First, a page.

December 6, 1999
In respect of Dynamite
I, like so many, am a huge fan of the Tom Billington, a.k.a. Dynamite Kid. It was he and Mr. T (who stunk as a wrestler) that got me interested in wrestling. So when I found out he had just written an autobiography, I just had to get myself a copy.
Now that I just finished reading Pure Dynamite, Tom Billington's autobiography and also having read some of the columns on SLAM! Wrestling,along with the commentary on www.dynamitekid.com, I was compelled to share my feelings.
The first thing that I want comment on is Greg Oliver saying, "So Bret Hart didn't like the book once he finished it. Neither did our own John Molinaro."
I think that this above statement needs a little clarification, Bret Hart and John Molinaro didn't like the book for totally different reasons. Bret Hart didn't like the book because he probably feels that the book did not give him the respect that he thinks he deserves. John Molinaro didn't like the book because he wanted more of some things and he got too much of other things.
Getting back to Bret Hart, if he is a man of RESPECT, then he should think twice before weaseling a line in his weekly column. An example of this is on Bret's Nov. 27 article for the Calgary Sun, he states about the Dynamite Kid, "As great a wrestler as he was, I'm saddened to realize that in addition to injuring his elbows, knees, shoulders and back, he's broken his brain, too." Then again, Bret Hart tends to weasel a lot of lines in his weekly column, remember, "Saw a strange sight yesterday. Dogs rolling in manure and loving every minute of it. For some reason it made me think of how the British Bulldog will do anything to work for the WWF."
Now let's talk about John Molinaro's review. To be honest, I did not disagree with everything that he said. One of the things that I disagreed with is the following, he said, "Equally curious is his questionable attempt at portraying his wrestling in Japan as real. Writing about his matches for New Japan and All Japan Pro Wrestling, Billington writes as if the matches were not pre-determined, giving the reader the illusion that he won his matches because he was just tougher than his opponent."
When I read the book, the only thing that Billington claims was real, was the hitting. His exact words were "when you hit, you hit, and when you kicked, you kicked. That was the big difference between America and Japan." Also, I don't think that Billington needs to explicitly say that the matches were pre-determined, its common knowledge that wrestling matches are all "fixed." In addition, I don't think Billington gives the "illusion" of winning matches because he was tougher, if that was the case, then he would not be telling the reader about all the matches he lost in Japan. Especially since he is so though that he "makes sure the reader knows how tough he is to the point of nausea."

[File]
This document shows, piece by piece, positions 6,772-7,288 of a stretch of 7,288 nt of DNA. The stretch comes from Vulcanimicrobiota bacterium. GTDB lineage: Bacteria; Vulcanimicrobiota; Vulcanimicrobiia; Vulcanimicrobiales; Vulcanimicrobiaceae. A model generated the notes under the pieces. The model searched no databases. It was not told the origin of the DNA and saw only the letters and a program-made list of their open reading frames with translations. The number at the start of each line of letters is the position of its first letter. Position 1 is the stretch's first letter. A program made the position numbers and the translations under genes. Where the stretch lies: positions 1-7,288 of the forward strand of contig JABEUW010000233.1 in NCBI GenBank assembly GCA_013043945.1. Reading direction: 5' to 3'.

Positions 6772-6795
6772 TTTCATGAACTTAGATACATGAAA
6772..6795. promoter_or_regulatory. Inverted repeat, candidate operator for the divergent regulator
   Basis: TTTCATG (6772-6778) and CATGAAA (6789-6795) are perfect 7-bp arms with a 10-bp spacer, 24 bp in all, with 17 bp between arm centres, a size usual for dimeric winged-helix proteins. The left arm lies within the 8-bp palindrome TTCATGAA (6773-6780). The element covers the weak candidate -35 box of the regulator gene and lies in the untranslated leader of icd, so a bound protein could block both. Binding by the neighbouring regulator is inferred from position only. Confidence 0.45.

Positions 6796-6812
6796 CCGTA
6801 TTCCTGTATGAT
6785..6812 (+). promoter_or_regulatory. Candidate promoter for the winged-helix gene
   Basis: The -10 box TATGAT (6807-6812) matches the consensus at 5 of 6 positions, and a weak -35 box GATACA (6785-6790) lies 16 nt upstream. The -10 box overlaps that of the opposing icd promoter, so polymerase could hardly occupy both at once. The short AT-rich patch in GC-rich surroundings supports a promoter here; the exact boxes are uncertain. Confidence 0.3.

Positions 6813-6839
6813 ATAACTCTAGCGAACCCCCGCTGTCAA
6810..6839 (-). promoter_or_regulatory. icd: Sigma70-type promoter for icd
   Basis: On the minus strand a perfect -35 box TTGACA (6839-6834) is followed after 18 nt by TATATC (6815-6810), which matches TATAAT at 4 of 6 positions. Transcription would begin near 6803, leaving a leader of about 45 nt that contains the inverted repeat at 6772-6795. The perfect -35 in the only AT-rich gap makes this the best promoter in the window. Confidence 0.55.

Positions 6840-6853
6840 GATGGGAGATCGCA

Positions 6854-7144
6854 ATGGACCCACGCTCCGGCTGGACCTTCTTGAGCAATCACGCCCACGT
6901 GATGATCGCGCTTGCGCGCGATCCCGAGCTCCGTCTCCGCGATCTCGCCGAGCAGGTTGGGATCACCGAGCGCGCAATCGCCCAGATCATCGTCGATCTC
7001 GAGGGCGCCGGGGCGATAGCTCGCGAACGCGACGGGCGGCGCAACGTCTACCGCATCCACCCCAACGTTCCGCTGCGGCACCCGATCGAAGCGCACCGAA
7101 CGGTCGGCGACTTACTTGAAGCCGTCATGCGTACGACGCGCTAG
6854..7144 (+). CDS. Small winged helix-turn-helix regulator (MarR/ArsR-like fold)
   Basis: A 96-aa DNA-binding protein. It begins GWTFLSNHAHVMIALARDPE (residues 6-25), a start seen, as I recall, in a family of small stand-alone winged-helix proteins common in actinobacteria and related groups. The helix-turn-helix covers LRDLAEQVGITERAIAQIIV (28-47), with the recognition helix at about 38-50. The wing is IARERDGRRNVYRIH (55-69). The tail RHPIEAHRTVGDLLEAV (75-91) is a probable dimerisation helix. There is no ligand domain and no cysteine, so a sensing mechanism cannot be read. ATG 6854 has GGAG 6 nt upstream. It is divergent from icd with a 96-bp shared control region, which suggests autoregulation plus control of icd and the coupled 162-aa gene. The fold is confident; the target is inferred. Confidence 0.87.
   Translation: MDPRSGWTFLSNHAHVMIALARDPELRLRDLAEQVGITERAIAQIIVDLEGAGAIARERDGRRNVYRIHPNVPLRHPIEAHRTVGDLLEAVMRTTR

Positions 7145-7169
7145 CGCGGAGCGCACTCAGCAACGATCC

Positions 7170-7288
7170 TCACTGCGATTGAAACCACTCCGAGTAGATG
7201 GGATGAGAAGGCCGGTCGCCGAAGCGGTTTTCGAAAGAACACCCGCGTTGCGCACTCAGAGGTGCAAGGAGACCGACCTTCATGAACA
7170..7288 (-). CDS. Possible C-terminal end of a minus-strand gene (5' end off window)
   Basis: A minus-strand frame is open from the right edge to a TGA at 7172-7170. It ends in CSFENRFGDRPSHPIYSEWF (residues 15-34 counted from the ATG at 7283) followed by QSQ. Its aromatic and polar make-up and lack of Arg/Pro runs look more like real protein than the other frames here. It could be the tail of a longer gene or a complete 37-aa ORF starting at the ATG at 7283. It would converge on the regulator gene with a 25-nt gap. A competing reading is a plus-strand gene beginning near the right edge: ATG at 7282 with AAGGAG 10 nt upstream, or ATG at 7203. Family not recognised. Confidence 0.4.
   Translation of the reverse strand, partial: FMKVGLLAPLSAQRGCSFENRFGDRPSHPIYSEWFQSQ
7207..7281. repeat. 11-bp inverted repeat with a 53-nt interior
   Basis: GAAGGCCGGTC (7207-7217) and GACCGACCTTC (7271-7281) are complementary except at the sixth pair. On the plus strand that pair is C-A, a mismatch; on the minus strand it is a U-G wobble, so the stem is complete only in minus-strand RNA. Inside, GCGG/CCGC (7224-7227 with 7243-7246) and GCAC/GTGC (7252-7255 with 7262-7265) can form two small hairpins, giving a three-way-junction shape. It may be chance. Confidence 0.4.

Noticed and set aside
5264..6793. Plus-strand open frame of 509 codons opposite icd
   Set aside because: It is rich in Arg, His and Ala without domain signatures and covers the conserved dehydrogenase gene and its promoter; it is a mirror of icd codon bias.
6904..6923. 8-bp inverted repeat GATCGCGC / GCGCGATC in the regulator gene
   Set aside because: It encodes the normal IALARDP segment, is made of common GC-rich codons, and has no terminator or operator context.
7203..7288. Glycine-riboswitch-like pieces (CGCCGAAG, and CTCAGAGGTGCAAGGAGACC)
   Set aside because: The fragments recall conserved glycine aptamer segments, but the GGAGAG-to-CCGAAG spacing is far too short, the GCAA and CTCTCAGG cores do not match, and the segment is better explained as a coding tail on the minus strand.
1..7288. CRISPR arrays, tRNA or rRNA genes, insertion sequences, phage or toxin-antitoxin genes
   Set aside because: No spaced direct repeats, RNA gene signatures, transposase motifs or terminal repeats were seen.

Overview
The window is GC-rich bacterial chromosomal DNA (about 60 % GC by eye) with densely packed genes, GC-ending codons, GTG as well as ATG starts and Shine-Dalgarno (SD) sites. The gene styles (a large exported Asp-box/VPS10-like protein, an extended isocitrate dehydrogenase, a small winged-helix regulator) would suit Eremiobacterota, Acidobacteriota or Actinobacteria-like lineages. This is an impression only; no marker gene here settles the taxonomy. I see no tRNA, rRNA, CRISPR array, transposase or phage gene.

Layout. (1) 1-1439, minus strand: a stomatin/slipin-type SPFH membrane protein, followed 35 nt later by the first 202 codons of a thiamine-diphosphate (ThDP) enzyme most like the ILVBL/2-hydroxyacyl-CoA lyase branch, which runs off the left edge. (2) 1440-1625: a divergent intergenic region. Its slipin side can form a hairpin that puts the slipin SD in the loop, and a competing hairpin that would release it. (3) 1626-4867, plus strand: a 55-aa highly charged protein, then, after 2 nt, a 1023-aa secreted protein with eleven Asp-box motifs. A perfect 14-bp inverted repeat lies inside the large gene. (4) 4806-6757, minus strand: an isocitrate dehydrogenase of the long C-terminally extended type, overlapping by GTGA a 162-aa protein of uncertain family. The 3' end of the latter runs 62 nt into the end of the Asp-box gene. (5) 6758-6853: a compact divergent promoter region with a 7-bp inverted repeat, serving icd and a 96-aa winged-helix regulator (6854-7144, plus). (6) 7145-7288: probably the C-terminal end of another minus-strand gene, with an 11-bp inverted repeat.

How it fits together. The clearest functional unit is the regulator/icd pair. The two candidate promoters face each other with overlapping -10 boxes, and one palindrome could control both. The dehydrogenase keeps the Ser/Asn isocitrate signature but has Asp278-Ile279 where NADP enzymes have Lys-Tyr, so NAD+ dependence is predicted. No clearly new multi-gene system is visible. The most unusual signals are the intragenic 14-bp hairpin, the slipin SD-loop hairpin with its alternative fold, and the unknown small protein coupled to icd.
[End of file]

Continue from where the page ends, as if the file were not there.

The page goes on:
John Molinaro, also writes, "It's just a shame that his autobiography doesn't match up to his legacy and legend." The way I see, it didn't have to, because it just added to it, whether it was good or bad. Dynamite's autobiography is him sharing what he loved about his life as a wrestler. He loved the pranks, he loved knowing he was tough, and most of he loved entertaining the people, or as he puts it "giving the fans their money's worth." I think this quote from his book sums it up; "I wouldn't change a thing. Which I know it sounds strange coming from a guy whose wrestling career put him in a wheelchair."
One thing that I totally agreed with John Molinaro is that Tom Billington should take the opportunity of an interview with SLAM! Wrestling. That way, Tom Billington can clear up any inaccuracies in John Molinaro's review. More importantly it will give the "journalist who prints whatever you (Bret Hart/Davey Boy Smith) say, whether it's true or not" the opportunity to print what the Dynamite Kid knows to be the truth.
NOTE: Dynamite Kid Tom Billington will make an appearance on Dave Meltzer's Internet radio show (www.eyada.com) on Monday 6th December. He will address many issues that have been raised since the publication of Pure Dynamite.
Robert Joseph Yang lives in Long Island City, NY and can be reached by e-mail at email@example.com.